New York's Anti-Resolution Resolution: Ban the Trans Fat
Saturday, January 13, 2007; 12:00 AM
Millions of Americans are trying to keep their New Year's resolution to slim down by improving what they eat and how they exercise. Unfortunately, New York's ill-conceived trans fat ban will do little to help; in fact, it will likely undermine those resolutions.
By singling out one substance, the city is sending a dangerous message that health is about eliminating "bad" foods rather than making better lifestyle choices. This is the policy equivalent of a fad diet -- it will grab the headlines for a short while without changing anyone's actual behavior.
The science behind the ban is debatable (experts disagree about the relative danger of trans fats vs. other fats) and its logic tenuous (city bureaucrats can't possibly predict the myriad dietary and exercise choices of millions of New Yorkers). After all, obesity and heart disease are complex chronic ailments that are impacted by an individual's genes, diet and exercise (or lack thereof). If trans fats affect health, they only do it at the outside margins.
And, of course, the law of unintended consequences still applies. For instance, once trans fats are eliminated from city restaurants, diners might increase their consumption of french fries and other fried foods under the illusion that they are now "healthier."
The political logic behind the ban is impeccable. McDonald's and other fast food restaurants that use trans fats for frying and baking are an easy target for the city's health-obsessed media and cultural intelligentsia. These are the nation's most health obsessed consumers, who sip red wine, gravitate to yoga studios, and peer obsessively at the fine print on food labels. These voters view "corporate" food as an affront to nature, and what is worse, déclassé. They are more than happy to save the unwashed masses by imposing better health choices, especially since (it is believed) poor urban consumers have no real food choices available to them.
First, a reality check. Many of the driving forces behind America's widening waistline aren't amenable to bureaucratic fiat: a car-based commuter culture, a service-based economy, and the decline of physical activity among children all combine to make it harder for modern Americans to stay as slim and trim as was the case even a generation ago.
Indeed, even America's justly celebrated diversity makes it difficult to craft one health message that can speak to different ethnic groups, many of which have very different ideas about "good eats" than those that are held on Manhattan's Upper West Side. If any problem begged for a market-based solution, this would be it. And there is plenty of evidence that the market is responding. From McDonald's to Martha Stewart, companies are rushing to educate consumers on how to exercise, eat better and stay healthy.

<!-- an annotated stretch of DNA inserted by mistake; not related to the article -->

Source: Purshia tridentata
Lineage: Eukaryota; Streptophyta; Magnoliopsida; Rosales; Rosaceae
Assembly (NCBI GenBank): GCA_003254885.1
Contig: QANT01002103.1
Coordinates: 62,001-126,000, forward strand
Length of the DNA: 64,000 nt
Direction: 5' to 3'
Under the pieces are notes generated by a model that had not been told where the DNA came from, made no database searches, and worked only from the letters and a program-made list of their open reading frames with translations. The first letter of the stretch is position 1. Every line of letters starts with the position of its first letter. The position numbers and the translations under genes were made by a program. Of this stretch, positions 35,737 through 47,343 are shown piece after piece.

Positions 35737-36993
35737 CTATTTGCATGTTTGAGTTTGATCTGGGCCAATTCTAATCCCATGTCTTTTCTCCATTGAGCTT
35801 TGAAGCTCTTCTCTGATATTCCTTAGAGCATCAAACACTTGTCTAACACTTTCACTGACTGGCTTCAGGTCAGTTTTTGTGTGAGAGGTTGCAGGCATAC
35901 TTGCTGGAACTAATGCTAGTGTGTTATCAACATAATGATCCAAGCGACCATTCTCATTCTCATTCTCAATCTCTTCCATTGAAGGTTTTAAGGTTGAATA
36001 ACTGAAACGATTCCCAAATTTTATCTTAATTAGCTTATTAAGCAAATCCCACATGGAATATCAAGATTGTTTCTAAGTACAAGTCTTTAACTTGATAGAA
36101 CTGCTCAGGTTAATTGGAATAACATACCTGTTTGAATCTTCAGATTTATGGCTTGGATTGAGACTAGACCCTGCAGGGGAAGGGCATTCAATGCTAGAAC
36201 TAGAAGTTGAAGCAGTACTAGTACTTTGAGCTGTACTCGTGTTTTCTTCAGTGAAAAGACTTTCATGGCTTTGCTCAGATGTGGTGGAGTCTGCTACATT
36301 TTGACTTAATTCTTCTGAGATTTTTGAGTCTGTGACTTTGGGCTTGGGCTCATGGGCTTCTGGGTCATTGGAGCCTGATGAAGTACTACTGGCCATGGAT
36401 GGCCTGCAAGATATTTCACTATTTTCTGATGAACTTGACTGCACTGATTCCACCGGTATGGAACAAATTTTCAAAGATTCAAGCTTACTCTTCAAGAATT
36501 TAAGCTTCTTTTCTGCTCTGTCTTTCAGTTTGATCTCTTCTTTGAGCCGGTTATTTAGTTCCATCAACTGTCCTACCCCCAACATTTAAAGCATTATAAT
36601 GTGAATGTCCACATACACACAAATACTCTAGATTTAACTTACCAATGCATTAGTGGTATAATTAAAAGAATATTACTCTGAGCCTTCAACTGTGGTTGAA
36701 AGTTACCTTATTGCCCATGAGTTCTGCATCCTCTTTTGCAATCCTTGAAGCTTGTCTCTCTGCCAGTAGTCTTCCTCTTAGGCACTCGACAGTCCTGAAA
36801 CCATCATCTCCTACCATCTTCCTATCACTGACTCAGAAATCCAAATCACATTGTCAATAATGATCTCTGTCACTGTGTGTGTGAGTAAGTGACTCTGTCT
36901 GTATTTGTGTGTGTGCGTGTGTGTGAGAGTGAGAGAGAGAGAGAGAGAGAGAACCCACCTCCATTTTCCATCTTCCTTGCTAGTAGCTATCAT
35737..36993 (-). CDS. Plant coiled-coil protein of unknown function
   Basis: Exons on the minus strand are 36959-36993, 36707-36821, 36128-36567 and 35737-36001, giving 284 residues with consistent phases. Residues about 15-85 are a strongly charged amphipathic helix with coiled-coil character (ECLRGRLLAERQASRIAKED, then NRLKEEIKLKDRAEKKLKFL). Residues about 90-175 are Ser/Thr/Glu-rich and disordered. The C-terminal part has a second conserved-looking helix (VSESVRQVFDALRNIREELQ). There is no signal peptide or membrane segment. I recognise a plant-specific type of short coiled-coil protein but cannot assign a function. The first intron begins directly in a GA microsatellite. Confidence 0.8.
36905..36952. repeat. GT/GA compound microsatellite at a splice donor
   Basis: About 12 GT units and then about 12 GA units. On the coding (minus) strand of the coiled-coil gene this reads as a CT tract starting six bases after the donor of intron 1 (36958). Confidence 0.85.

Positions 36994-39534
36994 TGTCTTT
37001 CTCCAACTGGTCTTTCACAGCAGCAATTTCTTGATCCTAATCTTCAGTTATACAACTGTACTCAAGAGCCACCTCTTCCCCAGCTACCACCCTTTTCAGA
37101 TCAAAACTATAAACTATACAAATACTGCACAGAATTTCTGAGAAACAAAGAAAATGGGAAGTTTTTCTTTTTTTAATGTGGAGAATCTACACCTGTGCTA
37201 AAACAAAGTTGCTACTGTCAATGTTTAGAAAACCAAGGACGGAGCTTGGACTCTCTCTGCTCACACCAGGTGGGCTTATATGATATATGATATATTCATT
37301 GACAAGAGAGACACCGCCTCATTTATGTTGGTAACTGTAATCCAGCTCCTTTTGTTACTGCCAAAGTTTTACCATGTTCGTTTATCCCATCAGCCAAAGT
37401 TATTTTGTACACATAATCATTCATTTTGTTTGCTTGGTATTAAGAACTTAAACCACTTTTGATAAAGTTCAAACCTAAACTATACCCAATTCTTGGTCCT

The problem is that many of these options are out of the reach of the urban poor. In fact, if policymakers are serious about helping low-income Americans get better access to healthier and more affordable food, they need to make poor urban areas more market-friendly.
The first thing they can do is to make it easier for "big-box" stores like Wal-Mart, Costco and Pathmark to open in low-income urban areas that are often only served by small, expensive bodegas and grocery stores. For instance, a 2006 Brookings Institution study found that "higher priced, small grocery stores are concentrated in New York's lower income neighborhoods." Typically, these stores only had about 7,600 square feet compared to an average size of over 27,000 square feet for stores in more affluent areas.
Smaller stores usually translate into higher prices. Brookings researchers found that "over 67 percent of the same food products in our sample of 132 different products [were] more expensive in small grocery stores than in larger grocery stores."
Rather than treat larger chain stores for what they are -- a godsend for low-income consumers -- local politicians (driven by local interests) have fought to keep large grocery retailers out of low-income neighborhoods. The result is that a market-driven menu, including organic and bulk options, has blossomed in the suburbs while the choices available to poor consumers have remained stagnant for decades.
Targeted deregulation, rezoning, and a willingness to confront entrenched political interests would all help expand inexpensive grocery options for poor urban consumers, leveling the health gap between them and their affluent neighbors. While trendy shoppers look to Whole Foods for organic produce, low-income shoppers can buy the same vegetables at Wal-Mart.
Over two hundred years ago, Adam Smith wrote in the Wealth of Nations that market competition, by driving down prices, disproportionately benefits the poor, who spend more of their income on such necessities as housing and food. Policymakers (and too many affluent urban voters) take market competition for granted, precisely because they never have to worry about finding healthful food options.
Rather than foisting patronizing policies upon the poor, policymakers across the country should focus on giving better market options to the least advantaged. That's a New Year's resolution we all should be able to honor.
Paul Howard is a Senior Fellow at the Manhattan Institute's Center for Medical Progress.